AHEAD OF THE CURVE: The great PC rip and replace

AHEAD OF THE CURVE: The great PC rip and replace

Were it not for AMD's reinvention of the x86 system, I wouldn't be surprised to find that most IT buyers have the location of Dell's "go to checkout" button programmed into their fingers. The lack of a need to do a gear-grinding platform shift, much less a retroactive rip and replace, is the core attraction of x86 systems. At its heart, a 32-bit Xeon is surprisingly comparable to a one-chip Pentium Pro.

That's coming to an end. You may wave off my warning that Opteron would relegate other x86 systems to the recycle bin. But you will thank me later if you heed this advice: Make room for Vanderpool and Pacifica. These on-chip virtualisation technologies from Intel and AMD, respectively, mark the second of what will be several forks in the road that render your existing PCs incapable of delivering a crucial set of capabilities. The first fork was 64-bit: You cannot make a Pentium Pro run 64-bit code. In 2006 you'll be buying PCs that do what even today's 64-bit x86 processors can't do: hardware-assisted virtualisation.

Vanderpool will add the guts needed to support a true hypervisor on 64-bit Pentium desktop and Xeon server CPUs. Pacifica will do the same for AMD's Athlon 64 and Opteron lines. You'll be able to split one machine into two or five or 10 virtual machines with performance that will drop your jaw.

Why all the fuss? I talked with one of AMD's Pacifica engineers and was amazed by the elegant simplicity of its hardware-assisted virtualisation. A context switch occurs whenever the x86 CPU, at the OS's request, suspends one running process and activates another. This needs to occur so rapidly that the x86 is specially designed to accommodate it. A context is its view of its executing state as defined by processor registers and flags. Registers and flags tell a process what to execute next, what the outcome of its previously executed instruction was, and where it fits in the stack (a small block of memory for temporary storage), among a few other things. The x86 makes it easy to stash and retrieve its execution state, and that's how Windows and other OSes can manage thousands of context switches per second.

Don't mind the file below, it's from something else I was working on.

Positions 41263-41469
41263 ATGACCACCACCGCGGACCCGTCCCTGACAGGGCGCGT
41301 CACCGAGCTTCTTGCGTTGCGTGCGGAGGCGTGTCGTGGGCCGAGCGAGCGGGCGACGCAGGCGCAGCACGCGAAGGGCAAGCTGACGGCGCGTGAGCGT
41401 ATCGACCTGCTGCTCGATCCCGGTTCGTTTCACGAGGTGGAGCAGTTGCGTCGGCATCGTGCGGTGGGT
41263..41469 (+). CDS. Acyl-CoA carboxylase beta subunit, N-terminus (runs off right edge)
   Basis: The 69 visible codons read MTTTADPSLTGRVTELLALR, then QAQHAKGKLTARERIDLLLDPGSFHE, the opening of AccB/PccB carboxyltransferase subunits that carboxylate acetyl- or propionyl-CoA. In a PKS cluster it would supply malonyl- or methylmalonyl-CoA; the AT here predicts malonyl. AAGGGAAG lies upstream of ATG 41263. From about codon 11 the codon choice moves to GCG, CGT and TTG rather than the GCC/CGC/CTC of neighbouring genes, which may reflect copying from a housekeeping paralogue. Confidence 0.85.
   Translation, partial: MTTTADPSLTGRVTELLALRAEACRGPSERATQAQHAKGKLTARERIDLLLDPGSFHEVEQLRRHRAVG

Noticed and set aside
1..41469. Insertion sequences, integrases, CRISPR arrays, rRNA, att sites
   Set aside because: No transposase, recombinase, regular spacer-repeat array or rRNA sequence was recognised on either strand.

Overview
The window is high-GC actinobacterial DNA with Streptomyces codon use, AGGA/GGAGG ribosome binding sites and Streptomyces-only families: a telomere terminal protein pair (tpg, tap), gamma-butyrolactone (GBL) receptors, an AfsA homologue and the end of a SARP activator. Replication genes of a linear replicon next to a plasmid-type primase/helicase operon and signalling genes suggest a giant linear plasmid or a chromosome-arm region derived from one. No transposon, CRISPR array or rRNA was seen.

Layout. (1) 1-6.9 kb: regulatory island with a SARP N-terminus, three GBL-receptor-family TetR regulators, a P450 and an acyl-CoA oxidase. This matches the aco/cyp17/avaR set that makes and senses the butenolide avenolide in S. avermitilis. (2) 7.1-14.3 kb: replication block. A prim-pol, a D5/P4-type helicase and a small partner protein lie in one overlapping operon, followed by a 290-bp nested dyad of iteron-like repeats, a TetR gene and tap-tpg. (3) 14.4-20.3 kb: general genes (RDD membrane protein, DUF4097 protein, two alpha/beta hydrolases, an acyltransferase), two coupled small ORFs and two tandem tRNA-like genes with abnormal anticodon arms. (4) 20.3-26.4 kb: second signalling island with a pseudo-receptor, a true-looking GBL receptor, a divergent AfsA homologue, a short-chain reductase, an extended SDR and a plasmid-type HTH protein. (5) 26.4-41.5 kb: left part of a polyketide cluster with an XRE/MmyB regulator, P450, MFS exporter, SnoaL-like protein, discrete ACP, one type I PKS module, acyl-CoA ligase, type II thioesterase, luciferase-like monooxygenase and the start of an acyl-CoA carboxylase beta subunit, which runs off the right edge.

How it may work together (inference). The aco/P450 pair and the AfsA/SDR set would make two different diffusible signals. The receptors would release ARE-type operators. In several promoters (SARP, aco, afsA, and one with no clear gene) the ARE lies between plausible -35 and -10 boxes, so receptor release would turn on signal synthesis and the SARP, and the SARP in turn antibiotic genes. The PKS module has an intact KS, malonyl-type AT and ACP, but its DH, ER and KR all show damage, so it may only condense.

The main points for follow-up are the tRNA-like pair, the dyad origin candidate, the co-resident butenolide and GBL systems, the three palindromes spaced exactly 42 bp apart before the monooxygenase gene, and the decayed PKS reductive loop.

The hurdle that software virtualisation has to leap is the x86 processor's inadequate concept of context. A virtual machine's concept of context extends well beyond CPU registers and flags.

Pacifica and Vanderpool expand the CPU's notion of context to bring it much closer to the CPU state switch that virtualisation requires. The x86 CPU will, under OS or virtualisation engine control, handle wholesale CPU state switches almost as easily as the x86 handles context switches today. And by extending the concept of the trap - a "when a process tries to do this, jump to this code" that's mostly used for security - Pacifica (and likely Vanderpool, although I'm not up to speed on that yet) will allow a virtual machine to do something incredible: replace selected x86 instructions with vendor-written code. It will be possible, under these new architectures, to take multiple approaches to virtualisation that enlists the CPU's aid to degrees.

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